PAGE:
© C Walker 2012
It Can't Be Me
Rose hurried across the road, her excitement increasing. Maggie would be waiting. The door to her house was open. Rose went in.
"Here I am," she called as she made her way to the front room. The regular treat of wine and chocolates was already there. Rose poured them both a glass of wine. She wanted to do it before Maggie saw her trembling hands. She sat in her usual chair, the tension rising. It was Saturday night and time for the lottery.
Rose fidgeted in her seat, eager for the draw to begin. "Are you alright?" asked Maggie, when she came in. "You seem on edge."
"I'm fine, just looking forward to the draw," answered Rose, sitting on her hands to stop herself fidgeting.
Maggie laughed. " You don’t normally get this excited. Anyone would think you had a ticket."
Rose didn’t answer. Maggie didn’t know how right she was -
She was philosophical about it. She told her friends she never expected any luck to come her way, so when it didn’t and everything went wrong she wasn't the least bit surprised! Therefore, buying lottery tickets had always seemed a waste of time for someone like her.
The situation changed two days ago when Rose had gone to the local newsagents to pay her newspaper bill. She also bought some charity raffle tickets. She was into her fifth year without winning anything; more proof of her bad luck. She justified it by telling herself it was for a good cause.
Anyway, when she came out of the newsagents she had noticed a piece of paper on the ground; it was a lottery ticket. Rose had picked it up and gone straight back into the shop to hand it in to Mr Orrell, the shop owner.
She had studied the numbers while waiting in the queue. Her birthday, house number and age were amongst them; what a coincidence. Rose had started to think that handing in the ticket would be a mistake. Judging by the number of people in the queue doing the lottery, Mr Orrell wouldn’t know whose ticket it was.
Rose had moved out of the queue and pretended to look at the magazines. She thought about what she was going to do.
"Excuse me," a woman said. Rose had jumped.
"I... I.... was going to hand it in," stammered Rose, guiltily. The woman looked at her as if she had gone mad.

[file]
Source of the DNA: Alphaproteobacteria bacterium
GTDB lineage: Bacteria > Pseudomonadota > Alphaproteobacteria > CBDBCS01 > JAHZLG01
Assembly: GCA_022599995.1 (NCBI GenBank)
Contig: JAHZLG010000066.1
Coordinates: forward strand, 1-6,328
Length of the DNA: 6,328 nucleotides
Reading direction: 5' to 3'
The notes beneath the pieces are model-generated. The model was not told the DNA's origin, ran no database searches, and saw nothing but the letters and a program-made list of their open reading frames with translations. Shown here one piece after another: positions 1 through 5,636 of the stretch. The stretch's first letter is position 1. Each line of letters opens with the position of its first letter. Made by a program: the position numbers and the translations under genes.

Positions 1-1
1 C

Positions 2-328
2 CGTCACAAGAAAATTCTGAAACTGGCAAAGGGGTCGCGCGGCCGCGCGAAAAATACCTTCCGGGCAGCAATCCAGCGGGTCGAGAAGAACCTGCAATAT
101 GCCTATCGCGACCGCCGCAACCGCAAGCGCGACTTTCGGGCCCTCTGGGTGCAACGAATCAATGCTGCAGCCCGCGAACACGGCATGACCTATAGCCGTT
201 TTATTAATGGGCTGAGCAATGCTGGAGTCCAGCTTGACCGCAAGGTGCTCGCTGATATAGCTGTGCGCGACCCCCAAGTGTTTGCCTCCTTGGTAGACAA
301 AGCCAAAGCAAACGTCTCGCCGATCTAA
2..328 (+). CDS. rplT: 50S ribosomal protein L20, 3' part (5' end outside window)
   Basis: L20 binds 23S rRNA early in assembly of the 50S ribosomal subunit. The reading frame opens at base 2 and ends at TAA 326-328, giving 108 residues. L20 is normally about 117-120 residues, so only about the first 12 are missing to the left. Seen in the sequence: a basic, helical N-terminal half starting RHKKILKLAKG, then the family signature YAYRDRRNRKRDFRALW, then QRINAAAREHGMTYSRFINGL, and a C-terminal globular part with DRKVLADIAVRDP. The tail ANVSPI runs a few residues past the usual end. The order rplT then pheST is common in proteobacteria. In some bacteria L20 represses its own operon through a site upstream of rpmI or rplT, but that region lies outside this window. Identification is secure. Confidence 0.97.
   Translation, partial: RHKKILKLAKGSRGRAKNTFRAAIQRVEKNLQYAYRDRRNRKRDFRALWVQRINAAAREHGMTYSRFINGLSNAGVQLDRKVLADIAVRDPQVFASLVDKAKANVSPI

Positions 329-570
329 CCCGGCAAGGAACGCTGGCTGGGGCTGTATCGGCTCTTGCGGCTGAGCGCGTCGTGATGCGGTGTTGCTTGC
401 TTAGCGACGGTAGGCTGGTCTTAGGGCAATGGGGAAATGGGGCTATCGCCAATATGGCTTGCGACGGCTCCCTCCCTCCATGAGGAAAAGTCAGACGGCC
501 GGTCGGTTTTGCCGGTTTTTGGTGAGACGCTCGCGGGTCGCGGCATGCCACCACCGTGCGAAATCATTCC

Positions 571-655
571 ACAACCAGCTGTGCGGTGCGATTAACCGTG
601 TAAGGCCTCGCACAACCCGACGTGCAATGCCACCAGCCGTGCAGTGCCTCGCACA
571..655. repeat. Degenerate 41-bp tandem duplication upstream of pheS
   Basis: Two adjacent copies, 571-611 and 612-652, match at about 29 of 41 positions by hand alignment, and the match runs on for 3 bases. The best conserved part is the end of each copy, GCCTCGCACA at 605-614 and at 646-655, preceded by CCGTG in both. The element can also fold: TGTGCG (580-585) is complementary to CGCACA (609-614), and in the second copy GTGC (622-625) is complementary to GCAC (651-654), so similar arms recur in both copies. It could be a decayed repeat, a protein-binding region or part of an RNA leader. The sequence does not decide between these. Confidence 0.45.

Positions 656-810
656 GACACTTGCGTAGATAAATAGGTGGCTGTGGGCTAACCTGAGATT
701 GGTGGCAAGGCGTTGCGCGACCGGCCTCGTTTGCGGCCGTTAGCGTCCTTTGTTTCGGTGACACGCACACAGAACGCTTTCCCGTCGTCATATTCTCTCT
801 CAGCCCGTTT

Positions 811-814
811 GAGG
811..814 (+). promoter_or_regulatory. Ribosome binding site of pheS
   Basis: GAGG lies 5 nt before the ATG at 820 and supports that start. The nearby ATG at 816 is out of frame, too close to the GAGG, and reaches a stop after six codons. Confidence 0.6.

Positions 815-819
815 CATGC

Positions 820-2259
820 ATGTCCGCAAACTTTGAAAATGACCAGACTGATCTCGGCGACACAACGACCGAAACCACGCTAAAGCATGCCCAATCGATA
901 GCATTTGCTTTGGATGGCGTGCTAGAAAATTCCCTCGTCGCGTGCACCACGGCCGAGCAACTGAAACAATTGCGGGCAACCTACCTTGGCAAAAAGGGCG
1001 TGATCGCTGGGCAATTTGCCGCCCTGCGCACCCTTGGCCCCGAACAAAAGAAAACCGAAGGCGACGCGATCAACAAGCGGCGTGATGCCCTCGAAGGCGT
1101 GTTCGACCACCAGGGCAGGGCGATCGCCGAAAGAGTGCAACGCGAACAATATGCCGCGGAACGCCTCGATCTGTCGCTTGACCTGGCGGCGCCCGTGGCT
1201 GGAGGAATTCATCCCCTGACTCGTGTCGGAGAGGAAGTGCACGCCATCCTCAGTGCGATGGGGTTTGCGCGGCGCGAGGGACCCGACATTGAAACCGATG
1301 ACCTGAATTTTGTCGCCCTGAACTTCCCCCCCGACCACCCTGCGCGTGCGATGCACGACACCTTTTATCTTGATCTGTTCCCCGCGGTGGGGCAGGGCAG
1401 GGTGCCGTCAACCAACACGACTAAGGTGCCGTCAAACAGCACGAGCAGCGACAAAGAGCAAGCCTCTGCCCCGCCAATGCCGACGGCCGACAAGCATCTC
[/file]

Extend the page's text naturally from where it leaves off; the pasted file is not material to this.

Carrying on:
"I just wanted to get a magazine," she said, reaching past Rose without getting too close. Rose went pink, apologised and hurried out of the shop. She couldn't face going back into the shop; so she had gone home. By this time Rose had decided to keep the ticket; anyway, with her luck it had no chance of being a winning one.
Rose had memorised the numbers. She hadn't told Maggie about the ticket because she felt like a criminal. Heaven knows what I'm going to do if I win, she thought, smiling to herself.
The draw started. "12," said the presenter on the television. Rose squirmed, she had the first number.
"16," Rose swallowed hard, she had this one as well.
"49," said the man. Rose sighed -
"19," Rose clenched her fists; another one she didn't have.
"23," Rose squeaked. Maggie was too engrossed to notice the noise.
"41," Rose almost leapt out of her seat. She had got four numbers, she couldn't believe it. She wondered how much she had won. Not millions or even a hundred thousand; but it could be thousands. No, she thought, but it could be hundreds, even one hundred would be nice. Rose had to stop herself from dancing round the room. She had never won anything before. What would she buy with the money? How could she tell Maggie? Where did you collect the winnings from?
Usually, when the lottery finished they would watch the television together. Rose was too excited, so she told Maggie she had a headache and went home. Rose felt deceitful but decided she would buy Maggie a present with some of her winnings to make up for it.
Rose checked and double checked the numbers when she got home, she definitely had four. She started to feel guilty about the ticket because it wasn't actually hers. After an overnight battle with her conscience she decided to go back to the newsagents and see if anyone had reported losing their ticket.
"Good morning Rose," said Mr Orrell. "We don't normally have the pleasure of your company on a Sunday."
"No, it's just that I was wondering if anyone had told you they had lost their lottery ticket," said Rose, with her fingers crossed.
" I don't remember anyone mentioning it," replied Mr Orrell.
"I found this ticket outside your shop a few days ago," said Rose. "There was a long queue and I didn't think you would remember who bought it, so I took it home."
"You're quite right," laughed Mr Orrell. "So many people buy those tickets, I'd never remember one in particular."
"That makes me feel much better," said Rose, relieved. "I wouldn't have bothered coming back, only I checked the numbers and four of them came up."
"Let me have a look for you," said Mr Orrell, taking the ticket. "That would be very lucky -
He looked at the ticket then looked at Rose with a sympathetic smile. "I'm sorry, but this ticket was for Wednesday's draw, somebody must have thrown it away when they didn't win anything."
Rose’s heart sunk. Wishing the ground would open up and swallow her; she muttered an apology and turned to leave. "Don't go," said Mr Orrell. "I've got some news for you -
Rose turned back, all thoughts of the lottery disappearing. "What have I won?" A food mixer, a set of saucepans, all sorts of exciting things were going through her mind.
" Well, it's probably not a very good prize for you," said Mr Orrell, slightly embarrassed.
"Anything would be nice," said Rose, hoping for the food mixer.
"You’ve won fifty free entries on the lottery," he said.
Rose laughed. "Well, you never know, the raffle may be the start of a run of good luck." She was already thinking about what numbers to pick for next week’s draw.